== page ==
This Taylorcraft was donated by the family of Hall of Fame member “Bite” Livingston. After splitting with William Piper, C.G. Taylor started his own business in Alliance, Ohio. By 1940, Taylorcraft had become the 2nd largest producer of light airplanes in the country. Production peaked in 1946 when they were producing 30 new aircraft each day. It has a side-by-side cabin and is flown with a steering wheel instead of a stick.
1957 Schweitzer Secondary Glider
This is a more advanced glider because it has an enclosed cockpit and was towed by an airplane. The Schweitzer people built the fuselage, struts and tail section. The company designed the high performance wings but contracted with several licensed mechanics to build them in the field. To our knowledge, only two were ever completed. This one has been flown over 800 hours which is a significant amount for a glider. It weighs 380 pounds.
1932 Mead Primary Glider
The Mead Primary glider was made in Germany and sold in kit form in the United States in the early 1930s. It was a slow glider because of the tickness of its wings–only 18 miles per hour into the wind. The big loops at the end of the wings and the wheels under the ski were add-ons to keep it from getting damaged when landing on hard surface runways in modern times.
1968 Pitts Special S1S
The Pitts was donated by Iowa’s well known aerobatic pilot, Olie Pash of Harlan, Iowa, after his retirement. Tiny and nimble, the Pitts was a favorite for competition. Fully aerobatic, it can fly inverted as well as right side up. Wing span is 17 feet 4 incles, length is 15 feet 6 incles. Maximum speed is 185 mph.
1975 Easy Riser Glider
Easy Riser was one of the first glider companies to install an engine at the back of the aircraft, making it a forerunner of today’s ultralights. It is powered by an 10 horsepower engine. This glider was a gift from Ernest Gruwell of Des Moines.
A-7D Corsair II
The Corsair was flown by the Iowa Air National Guard from 1972-1992. It was a lightweight attack carrier-based jet bomber. Top speeds of 685 mph. Donated by the Iowa Air National Guard.
AH-1 Huey Cobra Gunship
The Huey was an aircraft born of necessity. Huey transports and medivacs in Vietnam often came under heavy ground fire. Bell helicopter created the Cobra to provide closed air support for these missions. Bell stripped the fuselage from the Huey for a pilot and gunner. Winglets for weapons and a turret in the nose were added to provide the firepower necessary for its mission outline. This model of Cobra was equipped with an 1800 horsepower engine and capable of speeds up to 195 mph. This particular Cobra spent most of its operational life with the 1st Air Cav and was stationed in Alaska and Louisiana before being shipped to the National Guard in Waterloo. Donated by the Iowa National Guard.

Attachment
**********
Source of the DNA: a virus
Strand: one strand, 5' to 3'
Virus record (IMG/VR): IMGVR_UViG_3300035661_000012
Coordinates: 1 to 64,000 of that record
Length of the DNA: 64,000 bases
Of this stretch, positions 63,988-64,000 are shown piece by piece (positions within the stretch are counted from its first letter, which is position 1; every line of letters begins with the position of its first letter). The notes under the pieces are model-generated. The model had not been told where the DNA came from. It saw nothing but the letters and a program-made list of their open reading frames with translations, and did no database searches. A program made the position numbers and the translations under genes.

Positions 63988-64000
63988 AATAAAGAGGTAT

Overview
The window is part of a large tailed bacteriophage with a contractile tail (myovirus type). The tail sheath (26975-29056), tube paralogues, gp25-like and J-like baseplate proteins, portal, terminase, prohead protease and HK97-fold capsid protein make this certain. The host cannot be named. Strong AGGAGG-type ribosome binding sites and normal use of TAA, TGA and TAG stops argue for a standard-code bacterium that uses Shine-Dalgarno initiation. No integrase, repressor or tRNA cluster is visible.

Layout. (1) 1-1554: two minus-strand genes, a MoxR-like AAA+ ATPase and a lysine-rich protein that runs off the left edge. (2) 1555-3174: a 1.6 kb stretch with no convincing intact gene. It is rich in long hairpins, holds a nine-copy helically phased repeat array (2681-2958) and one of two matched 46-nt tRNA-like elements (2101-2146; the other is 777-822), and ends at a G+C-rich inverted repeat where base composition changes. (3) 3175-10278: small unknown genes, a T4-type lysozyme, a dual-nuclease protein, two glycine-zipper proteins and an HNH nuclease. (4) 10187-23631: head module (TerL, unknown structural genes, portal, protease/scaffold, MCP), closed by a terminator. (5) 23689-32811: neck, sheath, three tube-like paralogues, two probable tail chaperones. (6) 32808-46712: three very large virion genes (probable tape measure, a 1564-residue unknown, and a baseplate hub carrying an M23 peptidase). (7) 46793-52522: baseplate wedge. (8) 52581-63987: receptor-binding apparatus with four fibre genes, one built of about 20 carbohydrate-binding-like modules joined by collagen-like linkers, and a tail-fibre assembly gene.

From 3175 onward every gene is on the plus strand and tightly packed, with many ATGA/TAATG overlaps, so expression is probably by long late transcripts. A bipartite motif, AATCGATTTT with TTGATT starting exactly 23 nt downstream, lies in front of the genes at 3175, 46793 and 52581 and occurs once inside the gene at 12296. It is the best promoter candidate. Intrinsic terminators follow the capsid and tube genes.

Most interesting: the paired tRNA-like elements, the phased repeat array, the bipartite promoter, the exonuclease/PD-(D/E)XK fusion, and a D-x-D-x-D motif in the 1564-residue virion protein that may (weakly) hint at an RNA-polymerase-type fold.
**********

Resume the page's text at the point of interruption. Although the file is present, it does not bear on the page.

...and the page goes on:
1929 Pietenpol Replica
Rag Wing 7/8 scale ultralight built and donated by Eugene Jensen of Fontanelle, Iowa.
1931 Kari Keen
1931 Kari-Keen Coupe built by Sioux Aircraft Corp., which was originally Kari-Keen, Inc. in Sioux City, Iowa. One of only 32 built. Full cantilever wing. 90 hp Warner radial engine. Donated by Ralph Graham of Mendota Heights, MN.
First of 38 C3-R’s designed by Lloyd Stearman. Powered by a Wright Whirlwind J6-7. Flew mail, cargo, and passengers between Omaha, Sioux City, Huron, and the Twin Cities in the early 30’s. Was owned by Hanford Tri-States Airlines of Sioux City. Stearman was gifted to the museum by Randy Graham and Lisa L. Graham-Peterson in memory of their father, Ralph Graham of Mendota Heights, MN.
1973 Evangel 4500
Awaiting restoration. One of only eight built in Orange City Iowa, Serial #006. Used as a missionary aircraft for delivering cargo to remote areas. Discovered abandoned on the island of Yap. Donated by Jed Keck, Groesbeck, Texas.
A French Fighter Aircraft of WWI. The Nieuport was used by the American Volunteer Pilots of the Layafette Escadrille. Almost all of the top French Aces used the Nimble Nieuport during their career. Iowan, James Norman Hall, flew the Nieuport 17 while in the Layafette Escadrille. Plans built to 7/8 scale (Replica) by Richard L. Milburn